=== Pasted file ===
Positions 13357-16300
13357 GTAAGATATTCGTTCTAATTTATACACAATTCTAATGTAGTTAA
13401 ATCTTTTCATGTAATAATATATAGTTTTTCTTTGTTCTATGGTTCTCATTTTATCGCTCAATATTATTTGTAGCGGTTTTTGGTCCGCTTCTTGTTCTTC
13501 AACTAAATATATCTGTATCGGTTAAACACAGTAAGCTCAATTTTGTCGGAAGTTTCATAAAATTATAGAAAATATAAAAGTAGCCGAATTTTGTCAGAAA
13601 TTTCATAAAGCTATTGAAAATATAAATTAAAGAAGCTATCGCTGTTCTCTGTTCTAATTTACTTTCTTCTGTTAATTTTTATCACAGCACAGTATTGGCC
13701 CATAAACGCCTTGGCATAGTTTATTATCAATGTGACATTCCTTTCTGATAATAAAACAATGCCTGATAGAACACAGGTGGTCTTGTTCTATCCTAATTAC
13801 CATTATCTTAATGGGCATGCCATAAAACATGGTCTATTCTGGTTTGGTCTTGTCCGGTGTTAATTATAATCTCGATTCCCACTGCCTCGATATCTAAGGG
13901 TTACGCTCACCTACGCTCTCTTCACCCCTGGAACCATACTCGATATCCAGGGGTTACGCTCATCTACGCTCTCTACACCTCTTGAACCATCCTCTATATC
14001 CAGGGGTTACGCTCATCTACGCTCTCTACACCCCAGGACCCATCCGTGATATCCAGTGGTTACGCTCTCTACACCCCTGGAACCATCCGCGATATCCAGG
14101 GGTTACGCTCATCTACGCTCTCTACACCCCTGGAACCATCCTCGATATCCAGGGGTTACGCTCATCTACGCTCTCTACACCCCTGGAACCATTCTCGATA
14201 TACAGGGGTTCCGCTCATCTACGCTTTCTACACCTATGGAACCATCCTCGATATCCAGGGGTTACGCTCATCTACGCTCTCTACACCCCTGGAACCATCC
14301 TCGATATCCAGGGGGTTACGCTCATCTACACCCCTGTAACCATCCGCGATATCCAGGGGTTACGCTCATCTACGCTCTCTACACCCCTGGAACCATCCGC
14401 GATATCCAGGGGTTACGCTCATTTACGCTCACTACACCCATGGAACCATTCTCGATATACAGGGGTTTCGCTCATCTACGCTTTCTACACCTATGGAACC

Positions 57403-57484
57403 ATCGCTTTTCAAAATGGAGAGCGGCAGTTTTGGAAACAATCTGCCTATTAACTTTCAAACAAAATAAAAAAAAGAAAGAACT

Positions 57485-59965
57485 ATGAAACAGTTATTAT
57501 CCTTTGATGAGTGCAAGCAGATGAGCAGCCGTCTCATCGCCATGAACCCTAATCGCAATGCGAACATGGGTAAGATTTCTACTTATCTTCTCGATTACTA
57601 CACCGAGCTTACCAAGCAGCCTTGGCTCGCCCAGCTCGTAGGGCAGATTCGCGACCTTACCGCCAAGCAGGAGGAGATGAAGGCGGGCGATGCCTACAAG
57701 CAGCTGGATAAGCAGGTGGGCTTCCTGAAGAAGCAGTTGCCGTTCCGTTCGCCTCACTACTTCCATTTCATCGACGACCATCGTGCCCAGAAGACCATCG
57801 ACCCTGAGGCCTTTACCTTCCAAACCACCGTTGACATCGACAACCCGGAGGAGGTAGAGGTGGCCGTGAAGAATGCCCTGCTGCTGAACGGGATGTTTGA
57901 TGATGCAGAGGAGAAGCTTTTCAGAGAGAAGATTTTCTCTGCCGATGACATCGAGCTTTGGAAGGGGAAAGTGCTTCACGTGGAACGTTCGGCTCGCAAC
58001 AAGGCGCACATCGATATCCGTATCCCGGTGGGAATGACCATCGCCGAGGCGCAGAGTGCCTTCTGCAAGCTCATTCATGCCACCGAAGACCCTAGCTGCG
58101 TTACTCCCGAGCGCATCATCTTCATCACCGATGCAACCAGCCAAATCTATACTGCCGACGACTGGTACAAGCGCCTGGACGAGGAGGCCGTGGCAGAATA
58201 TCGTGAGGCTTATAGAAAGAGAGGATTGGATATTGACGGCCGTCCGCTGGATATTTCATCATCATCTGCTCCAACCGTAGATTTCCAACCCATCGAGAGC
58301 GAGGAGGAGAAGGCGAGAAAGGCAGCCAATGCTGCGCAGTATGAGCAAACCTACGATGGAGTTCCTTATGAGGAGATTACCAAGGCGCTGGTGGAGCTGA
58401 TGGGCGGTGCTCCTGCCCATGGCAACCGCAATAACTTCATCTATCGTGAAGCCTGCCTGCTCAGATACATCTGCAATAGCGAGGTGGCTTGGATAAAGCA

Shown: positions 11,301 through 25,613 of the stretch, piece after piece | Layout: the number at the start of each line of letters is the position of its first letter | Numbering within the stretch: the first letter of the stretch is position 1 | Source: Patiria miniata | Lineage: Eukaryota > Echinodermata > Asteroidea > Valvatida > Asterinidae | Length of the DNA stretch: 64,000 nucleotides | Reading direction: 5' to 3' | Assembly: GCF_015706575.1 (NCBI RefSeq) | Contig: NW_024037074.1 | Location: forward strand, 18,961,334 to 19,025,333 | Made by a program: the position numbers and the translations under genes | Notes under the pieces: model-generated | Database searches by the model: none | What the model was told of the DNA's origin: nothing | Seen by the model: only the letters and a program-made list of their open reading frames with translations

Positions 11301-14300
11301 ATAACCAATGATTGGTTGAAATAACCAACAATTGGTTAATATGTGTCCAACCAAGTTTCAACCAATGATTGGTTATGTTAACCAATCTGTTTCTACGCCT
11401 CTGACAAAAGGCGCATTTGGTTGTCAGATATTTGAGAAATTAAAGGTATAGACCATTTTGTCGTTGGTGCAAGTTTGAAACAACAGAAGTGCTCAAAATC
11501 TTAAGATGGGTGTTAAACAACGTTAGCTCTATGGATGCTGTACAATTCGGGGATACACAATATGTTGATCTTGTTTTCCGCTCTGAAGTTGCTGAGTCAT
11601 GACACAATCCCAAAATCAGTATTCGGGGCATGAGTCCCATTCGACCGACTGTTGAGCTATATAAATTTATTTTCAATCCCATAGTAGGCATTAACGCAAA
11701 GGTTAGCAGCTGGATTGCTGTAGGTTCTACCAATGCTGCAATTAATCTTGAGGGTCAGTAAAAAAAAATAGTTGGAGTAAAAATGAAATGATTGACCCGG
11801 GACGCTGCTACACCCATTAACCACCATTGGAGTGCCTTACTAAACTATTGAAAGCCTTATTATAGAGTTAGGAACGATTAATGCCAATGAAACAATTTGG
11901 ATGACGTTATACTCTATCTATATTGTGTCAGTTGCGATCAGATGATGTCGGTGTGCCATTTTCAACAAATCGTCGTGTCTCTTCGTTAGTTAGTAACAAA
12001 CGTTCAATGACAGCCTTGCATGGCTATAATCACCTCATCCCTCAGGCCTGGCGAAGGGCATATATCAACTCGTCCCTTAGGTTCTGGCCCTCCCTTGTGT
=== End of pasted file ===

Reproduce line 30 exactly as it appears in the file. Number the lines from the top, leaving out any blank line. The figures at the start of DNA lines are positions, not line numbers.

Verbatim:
11301 ATAACCAATGATTGGTTGAAATAACCAACAATTGGTTAATATGTGTCCAACCAAGTTTCAACCAATGATTGGTTATGTTAACCAATCTGTTTCTACGCCT